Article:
A scheme to demolish a historic set of stables to build a house on green belt land has been proposed again.

The plan will see a new build home created at Hilltop Stables on Georges Lane in Horwich, with space made by demolishing existing stables.

But a similar proposal was thrown out only earlier this year and Cllr Richard Silvester, Bolton Council cabinet member for the environment, says he is just as concerned about the new plans as well.

He said: “None of the above refusal reasons have changed.

“This planning application is very similar to the previous planning application.

The Bolton News: An artist's 3-D impression of the new houseAn artist's 3-D impression of the new house (Image: Architecture Unknown)

“The present planning application is still in the green belt and it would still cause harm to the green belt and there are no very special circumstances to outweigh the harm caused to the green belt because of this proposal and the proposal would still lead to a clear contrast in the character and appearance of the area on that side of Georges Lane to its detriment.

“This proposal being contrary to the same planning policy reasons as per the refusal of the previous planning application.”

Cllr Silvester had previously spoken about how residents had been alarmed about the idea when the previous plan was lodged and warned that developers would meet “the same resistance” if further proposals along the same lines were made.

He has now announced that he is objecting to the latest plans in his capacity as a Bolton councillor and as cabinet member for environmental services, a role which includes overseeing green belt policies.

The Bolton Ramblers have also lodged their opposition to the plan, which they say represents “unacceptable development in the green belt".

A statement said: “It would be the first house built on the south westerly side of Georges Lane which is a lane enjoyed by many walkers and cyclists with its open views to the south.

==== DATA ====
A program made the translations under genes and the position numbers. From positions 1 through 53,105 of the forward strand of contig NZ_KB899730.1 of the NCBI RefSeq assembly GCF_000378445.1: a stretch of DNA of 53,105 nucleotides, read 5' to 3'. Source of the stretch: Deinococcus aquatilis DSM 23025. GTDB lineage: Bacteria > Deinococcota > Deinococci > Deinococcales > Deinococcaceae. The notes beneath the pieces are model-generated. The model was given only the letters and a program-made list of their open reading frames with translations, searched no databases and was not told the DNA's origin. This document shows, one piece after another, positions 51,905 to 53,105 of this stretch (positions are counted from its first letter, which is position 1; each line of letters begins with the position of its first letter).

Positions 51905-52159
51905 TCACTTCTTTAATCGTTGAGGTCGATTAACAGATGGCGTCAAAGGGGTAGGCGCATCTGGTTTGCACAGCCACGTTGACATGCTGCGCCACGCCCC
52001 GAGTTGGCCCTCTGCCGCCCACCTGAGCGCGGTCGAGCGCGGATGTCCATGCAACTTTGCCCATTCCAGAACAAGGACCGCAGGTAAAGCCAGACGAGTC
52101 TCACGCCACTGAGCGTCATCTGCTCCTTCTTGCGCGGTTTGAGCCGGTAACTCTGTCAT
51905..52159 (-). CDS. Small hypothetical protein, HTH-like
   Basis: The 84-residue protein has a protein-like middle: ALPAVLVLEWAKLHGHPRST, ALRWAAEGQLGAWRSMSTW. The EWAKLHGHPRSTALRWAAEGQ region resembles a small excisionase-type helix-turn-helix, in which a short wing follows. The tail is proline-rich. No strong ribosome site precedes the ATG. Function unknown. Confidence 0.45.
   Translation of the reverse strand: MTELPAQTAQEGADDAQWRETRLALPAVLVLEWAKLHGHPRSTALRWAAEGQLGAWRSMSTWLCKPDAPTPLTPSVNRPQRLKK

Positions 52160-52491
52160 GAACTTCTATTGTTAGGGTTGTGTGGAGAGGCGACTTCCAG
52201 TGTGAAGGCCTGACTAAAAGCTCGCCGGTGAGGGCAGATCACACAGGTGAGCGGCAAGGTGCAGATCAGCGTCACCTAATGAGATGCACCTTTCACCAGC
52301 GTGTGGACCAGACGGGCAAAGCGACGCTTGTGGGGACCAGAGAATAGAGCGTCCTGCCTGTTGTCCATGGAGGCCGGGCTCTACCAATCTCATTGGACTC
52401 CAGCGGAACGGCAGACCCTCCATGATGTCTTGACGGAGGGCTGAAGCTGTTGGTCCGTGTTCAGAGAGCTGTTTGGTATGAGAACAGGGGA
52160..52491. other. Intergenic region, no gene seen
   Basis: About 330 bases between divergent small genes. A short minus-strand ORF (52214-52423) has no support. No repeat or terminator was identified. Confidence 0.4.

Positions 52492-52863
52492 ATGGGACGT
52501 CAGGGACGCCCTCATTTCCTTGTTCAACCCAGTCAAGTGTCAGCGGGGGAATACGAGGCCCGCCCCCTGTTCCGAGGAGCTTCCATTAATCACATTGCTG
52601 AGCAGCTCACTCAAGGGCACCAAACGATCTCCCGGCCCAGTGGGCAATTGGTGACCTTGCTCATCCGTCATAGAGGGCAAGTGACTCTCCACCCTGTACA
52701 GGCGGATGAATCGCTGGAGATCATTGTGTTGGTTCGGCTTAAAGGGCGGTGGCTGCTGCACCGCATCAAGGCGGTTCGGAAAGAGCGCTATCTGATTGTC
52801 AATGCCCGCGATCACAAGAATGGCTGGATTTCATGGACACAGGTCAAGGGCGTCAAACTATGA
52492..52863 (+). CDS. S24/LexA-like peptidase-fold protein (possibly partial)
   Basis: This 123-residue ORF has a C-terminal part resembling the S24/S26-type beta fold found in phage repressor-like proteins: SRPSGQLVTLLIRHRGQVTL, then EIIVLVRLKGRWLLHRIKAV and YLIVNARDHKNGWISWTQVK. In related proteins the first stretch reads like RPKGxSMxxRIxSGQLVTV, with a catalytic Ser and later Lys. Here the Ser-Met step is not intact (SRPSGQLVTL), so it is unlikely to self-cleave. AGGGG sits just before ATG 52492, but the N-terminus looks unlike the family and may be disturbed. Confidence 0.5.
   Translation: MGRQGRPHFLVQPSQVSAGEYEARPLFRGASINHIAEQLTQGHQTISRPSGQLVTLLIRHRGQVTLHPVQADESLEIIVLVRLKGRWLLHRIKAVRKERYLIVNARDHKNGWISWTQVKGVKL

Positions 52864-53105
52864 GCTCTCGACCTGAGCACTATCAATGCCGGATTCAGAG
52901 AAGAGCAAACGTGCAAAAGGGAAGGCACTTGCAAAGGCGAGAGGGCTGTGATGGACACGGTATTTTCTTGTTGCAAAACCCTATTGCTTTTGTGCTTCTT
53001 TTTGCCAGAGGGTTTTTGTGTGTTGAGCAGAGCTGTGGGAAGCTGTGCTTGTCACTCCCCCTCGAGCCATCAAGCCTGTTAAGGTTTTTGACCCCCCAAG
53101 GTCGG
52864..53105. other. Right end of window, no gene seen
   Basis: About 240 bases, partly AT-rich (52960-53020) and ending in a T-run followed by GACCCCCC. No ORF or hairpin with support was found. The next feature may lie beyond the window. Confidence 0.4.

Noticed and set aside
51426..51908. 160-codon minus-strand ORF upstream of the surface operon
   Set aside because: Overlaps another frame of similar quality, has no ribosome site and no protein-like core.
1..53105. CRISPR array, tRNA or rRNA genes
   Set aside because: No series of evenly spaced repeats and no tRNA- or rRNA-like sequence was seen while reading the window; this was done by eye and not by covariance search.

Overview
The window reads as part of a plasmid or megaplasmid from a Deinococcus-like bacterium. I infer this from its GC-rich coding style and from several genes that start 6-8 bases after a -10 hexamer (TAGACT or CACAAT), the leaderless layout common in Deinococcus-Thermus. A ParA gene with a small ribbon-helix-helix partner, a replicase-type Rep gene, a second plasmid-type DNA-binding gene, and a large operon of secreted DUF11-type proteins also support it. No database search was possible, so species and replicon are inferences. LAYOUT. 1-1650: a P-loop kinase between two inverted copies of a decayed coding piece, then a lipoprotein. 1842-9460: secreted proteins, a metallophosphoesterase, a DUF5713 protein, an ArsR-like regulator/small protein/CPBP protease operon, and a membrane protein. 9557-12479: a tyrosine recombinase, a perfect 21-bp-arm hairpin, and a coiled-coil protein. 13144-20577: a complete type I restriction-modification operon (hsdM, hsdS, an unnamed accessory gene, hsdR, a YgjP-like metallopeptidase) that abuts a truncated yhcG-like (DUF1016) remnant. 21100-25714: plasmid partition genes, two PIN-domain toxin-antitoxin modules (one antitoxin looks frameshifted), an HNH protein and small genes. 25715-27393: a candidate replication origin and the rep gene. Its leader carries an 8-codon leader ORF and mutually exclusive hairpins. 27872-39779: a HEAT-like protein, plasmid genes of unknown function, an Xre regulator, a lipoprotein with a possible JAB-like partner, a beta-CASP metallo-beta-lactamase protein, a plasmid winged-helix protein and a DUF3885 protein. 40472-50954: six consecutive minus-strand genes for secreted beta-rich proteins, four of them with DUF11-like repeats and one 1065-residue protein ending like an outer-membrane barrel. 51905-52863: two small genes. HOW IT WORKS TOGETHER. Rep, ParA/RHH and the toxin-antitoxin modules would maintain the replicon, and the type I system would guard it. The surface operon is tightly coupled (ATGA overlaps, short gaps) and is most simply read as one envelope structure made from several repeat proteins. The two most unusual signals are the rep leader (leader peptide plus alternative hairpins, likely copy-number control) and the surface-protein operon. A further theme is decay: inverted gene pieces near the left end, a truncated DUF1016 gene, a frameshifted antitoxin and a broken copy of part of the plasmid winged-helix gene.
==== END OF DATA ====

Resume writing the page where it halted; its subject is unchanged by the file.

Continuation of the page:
“We are also concerned about the property, this is a small, one-bedroomed property on a very large plot of land with plenty of space for further development.

“It feels as though this is phase one of a bigger property with extra rooms possibly added using permitted development without requiring planning approval.

"If this is the case this would be of significant concern to us.”

But the developers have said that the nearby context has been taken into account.

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A design and access statement by Architecture Unknown said: “We consider that the proposed development would not cause harm to the openness of the green belt, and does not detrimentally harm the character and appearance of the surroundings.

“In fact, we recognise and celebrate the agricultural heritage of the greenbelt setting and have responded to this context through the design.

“We have specifically drawn our influences from agrarian architecture and the local landscape that shapes the historic relationship between buildings and the site both in the past and today.”

The council will aim to decide whether or not to approve the plans by Friday, December 8 this year.